Getting to know your competitors, most importantly those competitors that may be at the age of retiring, is essential. The introduction to these candidates may start at a local contracting trade meeting, trade shows, etc. An introduction may even come through the anonymous letter described above. The facts are a vast majority of contractors have no real exit strategy and by gently building an “I am interested when you are ready to sell” relationship today may pay huge dividends in the future. This might include having breakfast or lunch with a few candidates every six months. The future in the case may be more than a year away, but this approach has been proven to work.
This strategy is obvious enough or is it? If it was, more contractors would do it. Communicate to your suppliers that your business is interested in acquiring other businesses. Suppliers will be the first to know who is retiring, who wants out of the business and in some cases, who cannot pay the bills. To be effective your must:
- Reiterate this point with your suppliers continually. Do not think that a busy supplier with a million things to remember will hear you the first time.
- Keep your description of what you are looking for high level. This is a case where too many details are distracting. If you are an HVAC residential service and replacement business seeking additional residential service and replacement business, simplify your request and say HVAC businesses. It then becomes your responsibility to weed out those leads that do not match your criteria.
On-Line Business for Sale Listing and Brokers:
A business broker’s job is to match a willing seller with a willing buyer. They are often rewarded (deservingly) for these efforts by claiming 10% of the total purchase price. Business brokers can be a great resource for potential acquisition candidates; however, as a contractor seeking reduced risk acquisitions it is often the case where the expectations set by the business brokers exceed the fair market value or the value of the business that is for sale.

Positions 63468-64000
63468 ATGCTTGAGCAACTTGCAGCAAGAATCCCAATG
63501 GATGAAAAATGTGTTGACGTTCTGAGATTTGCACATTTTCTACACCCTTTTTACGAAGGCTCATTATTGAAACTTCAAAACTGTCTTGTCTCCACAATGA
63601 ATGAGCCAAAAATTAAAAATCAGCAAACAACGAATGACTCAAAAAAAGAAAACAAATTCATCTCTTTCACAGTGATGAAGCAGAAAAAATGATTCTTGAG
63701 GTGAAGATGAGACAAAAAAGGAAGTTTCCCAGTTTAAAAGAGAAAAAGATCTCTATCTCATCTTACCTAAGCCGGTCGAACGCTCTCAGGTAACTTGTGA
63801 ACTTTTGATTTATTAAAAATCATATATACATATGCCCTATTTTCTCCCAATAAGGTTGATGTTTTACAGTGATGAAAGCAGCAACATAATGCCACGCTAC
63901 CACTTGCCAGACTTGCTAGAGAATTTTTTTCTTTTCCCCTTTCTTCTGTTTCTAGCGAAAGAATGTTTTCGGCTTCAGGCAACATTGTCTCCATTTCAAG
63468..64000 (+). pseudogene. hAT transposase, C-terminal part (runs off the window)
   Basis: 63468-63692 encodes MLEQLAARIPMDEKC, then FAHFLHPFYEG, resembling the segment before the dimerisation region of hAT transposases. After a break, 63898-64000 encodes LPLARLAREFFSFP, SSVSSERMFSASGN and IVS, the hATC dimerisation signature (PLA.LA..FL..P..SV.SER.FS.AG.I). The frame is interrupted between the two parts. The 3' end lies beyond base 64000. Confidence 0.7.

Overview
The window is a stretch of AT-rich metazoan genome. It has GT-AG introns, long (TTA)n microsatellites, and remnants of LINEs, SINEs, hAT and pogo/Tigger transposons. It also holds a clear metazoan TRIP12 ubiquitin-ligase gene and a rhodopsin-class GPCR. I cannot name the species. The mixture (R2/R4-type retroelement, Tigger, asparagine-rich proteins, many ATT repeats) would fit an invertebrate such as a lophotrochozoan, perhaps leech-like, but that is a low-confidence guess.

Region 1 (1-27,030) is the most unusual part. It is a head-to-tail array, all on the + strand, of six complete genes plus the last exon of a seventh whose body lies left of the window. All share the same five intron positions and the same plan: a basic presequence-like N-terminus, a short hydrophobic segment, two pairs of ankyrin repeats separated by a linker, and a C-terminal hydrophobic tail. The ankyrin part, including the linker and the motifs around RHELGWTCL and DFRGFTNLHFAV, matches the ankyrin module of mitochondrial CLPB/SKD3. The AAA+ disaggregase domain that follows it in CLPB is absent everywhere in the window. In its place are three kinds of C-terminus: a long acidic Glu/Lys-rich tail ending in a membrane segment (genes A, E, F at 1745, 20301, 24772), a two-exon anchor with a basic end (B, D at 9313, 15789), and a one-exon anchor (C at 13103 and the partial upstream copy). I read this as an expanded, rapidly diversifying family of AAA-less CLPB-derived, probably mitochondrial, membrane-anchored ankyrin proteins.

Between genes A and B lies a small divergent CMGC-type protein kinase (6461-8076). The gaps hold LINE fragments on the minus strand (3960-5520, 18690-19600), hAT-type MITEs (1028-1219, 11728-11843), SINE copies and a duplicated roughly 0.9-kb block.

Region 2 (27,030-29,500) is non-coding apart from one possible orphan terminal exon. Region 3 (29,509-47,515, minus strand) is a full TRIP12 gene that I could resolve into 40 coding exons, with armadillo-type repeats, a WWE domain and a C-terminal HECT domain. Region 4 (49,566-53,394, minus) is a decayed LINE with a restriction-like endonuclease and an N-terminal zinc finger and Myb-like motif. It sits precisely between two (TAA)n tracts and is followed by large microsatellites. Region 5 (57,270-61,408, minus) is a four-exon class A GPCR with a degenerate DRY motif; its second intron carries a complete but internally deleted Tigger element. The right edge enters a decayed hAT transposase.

Business brokers, business owners and consultants list businesses for sale on-line through several on-line “business for sale” web-sites. Sites such as Bizbuysell.com and Bizquest.com are excellent sources to find acquisition candidates. Keep in mind this business can often be priced higher than what a value minded operator will be willing to spend.
History suggests that the best add-on or tuck-in acquisitions purchased at la reasonable price and therefore low risk do not fall into place overnight. It takes a concerted effort to continually build relationships with those highly attractive and most likely owners who are soon to be retiring, stay in front of your suppliers and of course seeking the right professional help in prospecting and completing a transaction. Done wisely small acquisitions can significantly help your top-line and bottom line!
Brandon Jacob’s career spans 23 years and includes extensive experience in business valuations, mergers and acquisitions, profit improvements, finance and accounting. Specific to the air conditioning and plumbing contracting trades, Brandon has 18 years of assisting in the sale and purchase of contracting businesses ranging from $100,000 to $50,000,000 in annual revenues.